This rider has a correctly angled stirrup that’s perpendicular to the girth. The other riders should use it as an example. Her leg is very good except that her toe is not far enough into the stirrup for maximum security. It is traditional to have one-quarter to one-third of the foot in the iron, so there is less risk of dropping a stirrup.
Her base of support has dropped back into the saddle, but here it is not a major fault because she is not stiffing her horse or impeding his jump in any way. I think she has dropped back from a combination of being in a stiff and slippery new saddle and that she is on a horse who shoots straight across his fences with the trajectory of an arrow. It’s hard to stay with a horse who jumps like this, so she needs to concentrate on holding herself out of the saddle until he lands.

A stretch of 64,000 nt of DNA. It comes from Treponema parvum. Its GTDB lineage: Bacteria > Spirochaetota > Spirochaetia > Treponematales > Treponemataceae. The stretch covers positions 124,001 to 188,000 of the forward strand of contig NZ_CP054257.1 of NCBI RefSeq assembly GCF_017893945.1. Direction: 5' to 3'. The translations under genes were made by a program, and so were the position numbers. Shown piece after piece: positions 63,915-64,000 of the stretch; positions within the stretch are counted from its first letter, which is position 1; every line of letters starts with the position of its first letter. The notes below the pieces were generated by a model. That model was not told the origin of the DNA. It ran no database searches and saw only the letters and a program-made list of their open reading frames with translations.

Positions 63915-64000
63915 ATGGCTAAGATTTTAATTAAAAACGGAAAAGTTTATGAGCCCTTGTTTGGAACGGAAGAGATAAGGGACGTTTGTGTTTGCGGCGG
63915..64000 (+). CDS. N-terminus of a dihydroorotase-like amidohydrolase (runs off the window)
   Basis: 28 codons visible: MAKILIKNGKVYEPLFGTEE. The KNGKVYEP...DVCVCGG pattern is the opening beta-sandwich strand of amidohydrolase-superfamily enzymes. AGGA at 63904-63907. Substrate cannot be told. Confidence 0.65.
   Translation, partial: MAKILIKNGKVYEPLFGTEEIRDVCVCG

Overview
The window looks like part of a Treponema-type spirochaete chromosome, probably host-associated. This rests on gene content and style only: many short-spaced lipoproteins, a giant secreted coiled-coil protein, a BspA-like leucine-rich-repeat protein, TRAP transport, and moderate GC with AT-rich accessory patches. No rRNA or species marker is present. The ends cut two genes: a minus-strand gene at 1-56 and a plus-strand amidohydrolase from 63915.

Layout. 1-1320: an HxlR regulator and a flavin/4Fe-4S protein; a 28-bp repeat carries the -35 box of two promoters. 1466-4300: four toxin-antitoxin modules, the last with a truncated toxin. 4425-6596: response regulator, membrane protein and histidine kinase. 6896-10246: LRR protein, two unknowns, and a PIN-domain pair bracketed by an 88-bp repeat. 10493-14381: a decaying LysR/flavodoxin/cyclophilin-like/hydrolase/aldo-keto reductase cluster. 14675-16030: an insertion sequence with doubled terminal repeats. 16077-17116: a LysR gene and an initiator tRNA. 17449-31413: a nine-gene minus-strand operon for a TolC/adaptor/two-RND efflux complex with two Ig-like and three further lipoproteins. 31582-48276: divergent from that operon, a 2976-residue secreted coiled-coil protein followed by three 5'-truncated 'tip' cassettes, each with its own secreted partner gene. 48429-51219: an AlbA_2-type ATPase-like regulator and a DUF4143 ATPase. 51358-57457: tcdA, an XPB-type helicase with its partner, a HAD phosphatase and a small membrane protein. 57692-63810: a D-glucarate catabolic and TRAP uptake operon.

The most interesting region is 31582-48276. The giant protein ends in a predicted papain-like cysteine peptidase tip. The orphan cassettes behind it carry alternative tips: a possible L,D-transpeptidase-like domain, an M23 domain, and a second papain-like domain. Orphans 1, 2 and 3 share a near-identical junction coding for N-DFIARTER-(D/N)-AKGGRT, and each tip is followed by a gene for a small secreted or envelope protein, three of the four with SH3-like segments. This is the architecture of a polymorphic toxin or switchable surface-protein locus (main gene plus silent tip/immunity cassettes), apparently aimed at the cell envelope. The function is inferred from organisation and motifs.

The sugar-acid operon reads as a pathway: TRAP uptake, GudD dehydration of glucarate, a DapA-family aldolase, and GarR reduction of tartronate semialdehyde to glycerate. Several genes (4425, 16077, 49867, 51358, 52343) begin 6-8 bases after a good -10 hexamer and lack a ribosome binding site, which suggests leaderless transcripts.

She has excellent posture and use of her head and eye and a beautiful short release. Her hand is holding a slack rein that gives her horse complete freedom of his head and neck, which are his balancing agents. Her hand is resting alongside his neck, which is giving her upper-body support.
This horse is not making a real effort here. While his knees are up, I do not get the sense that he set himself up before the fence, nor is he trying to be round. He is just galloping across the jump with no discernible style. Working over gymnastics like bounces and tight in-and-outs may sharpen his form, but, while he is safe, he doesn’t really want to be a hunter.
Such a good coat on this horse speaks to good feed, a good deworming program and lots of grooming. His weight is just right, and his tail is beautifully maintained. His too-long mane and the rider’s ultracasual clothing don’t do much for me, even in a schooling setting, but I know others will not mind.
This article originally appeared in the July 2013 issue of Practical Horseman.